A Mystery of Moonflowers

Moonflower Vine


Standing at the open door, listening to the Cardinals bedding down for the night, I inhaled the fragrances of day surrendering to those of the night – Abelia and old rose yielding to Nicotiana and moonflower. But blanketing, smothering all these sweet, green scents of the garden, was the pervading odor of dust.


For more than a month we’ve had no rain, except for a spit from a passing cloud that seemed to begrudge every drop. In times like these, when the heat and the dry seem not only unnatural, but numinous, I catch myself looking backward to the old talismans, old beliefs, as if I need to find a sacrifice to appease an angry god, say a diseased political system or two. I feel the despair hovering for all the things I can do nothing about and grope for a practical thought or a treasured memory with which to fill my head instead, shoring up my vulnerable spirit. I shrug and turn and see the mystery of the moonflowers weaving their way down the path to the garden gate.


I planted the moonflower (Ipomoea alba) seeds late this year because of all the rain. Rich with years of composting, the soil along the iron fence now sucked at my boots, and I worried that the seeds might rot in the pudding like earth. A few days later, I set out the seedlings of Cobaea scandens, the cup-and-saucer vine, hoping they would enjoy each other’s company. The moonflowers sprouted, then sulked like recalcitrant toddlers.  At last as if having made their point, they decided to grow by twining leaps and climbing bounds all throughout a soggy June and July. And then came the second week in August, and the rains ceased and the temperatures rose. It seemed hell had come to roost in the Appalachians of the South.


As if in defiance, the moonflowers began to bloom – nodding from the finials, drooping from the branches of a Magnolia, swooning across the pathway. In the mornings before the sun gathered its strength, gnats gathered inside the flowers, looking like pepper garnish on salad plates of the finest porcelain. In the evenings as the air cooled and the blooms began to glow in the coming darkness, moths sought out their nectar, and I sought out their fragrance.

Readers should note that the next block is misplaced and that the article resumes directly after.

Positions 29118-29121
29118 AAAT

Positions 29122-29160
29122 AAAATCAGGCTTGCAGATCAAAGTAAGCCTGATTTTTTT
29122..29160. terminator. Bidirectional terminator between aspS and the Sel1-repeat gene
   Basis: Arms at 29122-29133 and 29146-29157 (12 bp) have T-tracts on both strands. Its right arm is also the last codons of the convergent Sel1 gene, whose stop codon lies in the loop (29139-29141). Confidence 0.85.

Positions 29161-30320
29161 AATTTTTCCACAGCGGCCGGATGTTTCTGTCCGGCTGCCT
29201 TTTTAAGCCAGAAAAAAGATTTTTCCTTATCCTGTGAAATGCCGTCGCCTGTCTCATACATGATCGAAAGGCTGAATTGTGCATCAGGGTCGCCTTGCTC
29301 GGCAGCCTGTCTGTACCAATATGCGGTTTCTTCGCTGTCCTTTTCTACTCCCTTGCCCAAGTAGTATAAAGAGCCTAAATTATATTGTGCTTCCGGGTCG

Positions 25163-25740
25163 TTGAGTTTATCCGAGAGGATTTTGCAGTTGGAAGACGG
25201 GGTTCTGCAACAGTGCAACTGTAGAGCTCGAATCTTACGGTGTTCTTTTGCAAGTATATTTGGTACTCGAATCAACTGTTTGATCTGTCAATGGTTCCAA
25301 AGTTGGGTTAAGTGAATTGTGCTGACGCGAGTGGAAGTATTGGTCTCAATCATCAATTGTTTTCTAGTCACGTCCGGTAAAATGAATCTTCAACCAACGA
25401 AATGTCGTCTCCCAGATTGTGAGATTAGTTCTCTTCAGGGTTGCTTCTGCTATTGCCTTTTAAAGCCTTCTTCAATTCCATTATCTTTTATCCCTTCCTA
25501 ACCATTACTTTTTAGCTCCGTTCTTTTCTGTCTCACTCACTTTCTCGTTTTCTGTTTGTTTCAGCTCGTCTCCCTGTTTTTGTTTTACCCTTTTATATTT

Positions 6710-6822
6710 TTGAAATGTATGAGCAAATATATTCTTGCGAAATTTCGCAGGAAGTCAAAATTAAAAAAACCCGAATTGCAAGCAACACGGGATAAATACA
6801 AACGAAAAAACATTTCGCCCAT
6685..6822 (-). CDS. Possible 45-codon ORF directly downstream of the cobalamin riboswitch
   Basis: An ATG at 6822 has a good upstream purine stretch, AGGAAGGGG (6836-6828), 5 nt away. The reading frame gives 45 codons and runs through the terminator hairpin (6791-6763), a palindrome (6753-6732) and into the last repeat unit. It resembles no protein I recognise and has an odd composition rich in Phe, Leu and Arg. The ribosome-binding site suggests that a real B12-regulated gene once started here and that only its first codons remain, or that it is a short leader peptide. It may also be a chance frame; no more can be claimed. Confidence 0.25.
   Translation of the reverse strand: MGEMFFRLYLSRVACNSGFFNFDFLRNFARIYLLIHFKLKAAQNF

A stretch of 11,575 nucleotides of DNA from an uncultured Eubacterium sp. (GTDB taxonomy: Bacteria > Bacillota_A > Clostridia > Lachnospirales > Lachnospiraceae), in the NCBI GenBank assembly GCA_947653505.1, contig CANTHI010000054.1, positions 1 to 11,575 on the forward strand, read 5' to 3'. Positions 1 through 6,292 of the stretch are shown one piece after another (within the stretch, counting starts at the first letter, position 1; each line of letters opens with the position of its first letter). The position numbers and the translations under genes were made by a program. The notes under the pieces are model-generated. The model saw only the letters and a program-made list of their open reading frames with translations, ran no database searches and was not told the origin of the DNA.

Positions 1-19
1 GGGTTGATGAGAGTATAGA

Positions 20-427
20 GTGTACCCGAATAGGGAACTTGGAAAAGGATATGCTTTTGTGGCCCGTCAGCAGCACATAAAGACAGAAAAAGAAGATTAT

They should have never continued to bloom so beautifully, or look so lush, mornings and evenings. The only moisture they received in this time of drought was a quick spray from the water hose on my way to all the newly planted trees and shrubs. A coward, I averted my eyes from the annuals and the faithful, traitorously choosing who might receive that

Cobaea scandens, the cup-and-saucer vine
Cobaea scandens, the cup-and-saucer vine

thirst quenching drop. And still the moonflowers bloomed. As did the Cobaea with their royal purple cups and mellow lime saucers, happy neighbors invading the Ipomoea’s territory.


Barely two feet away, the spade chipped through the soil to a Saharan depth of ten inches. A few feet beyond that a Vitex thrust out its second flush of blooms. In Kim’s Garden the Camellia sasanquas blossomed, the C. japonicas budded.  The flowers of Anemone ‘Queen Charlotte’ curtseyed like courtesans in the hot breezes. Some of the Magnolias suffered early leaf fall; others retained their green leaves now turning gold. All the trees and shrubs and perennials, having made this their home throughout the years, look as if they’re baring up, their roots pushing hard, traveling deep, searching for moisture. After two years of record rains, how could it be too far away? But how to explain the moonflower, the cup-and-saucer, both natives of the tropical Americas, both with their limited life spans in our temperate though chaotic climate? When the first frost – if it comes – shatters their glory, I’ll perform an autopsy, see how far their roots dug, check their vascular systems.


I seem to be always experimenting on the deceased and many times the living. I’ve just finished hauling all the potted Colocasias and Agapanthus, the tender trees and seedlings up a flight of stone steps to the greenhouse. I notice I’ve missed one container – Colocasia ‘Illustris’. With its offspring now safe under glass, it becomes another experiment. I shove it into a sheltered corner next to the furnace. If the promised rains come and “normal” returns for a nostalgic visit, we should get our first frost and cold temperatures tomorrow.




The rains fell, first as a whisper in the early hours before dawn, then increasing to a steady rhythm. Later out in the sunshine, I scattered poppy seeds. The seed pods along the moonflower vine look swollen and fat and shiny and beautiful.

Seed pod of the Moonflower Vine
Seed pod of Ipomoea alba, the Moonflower Vine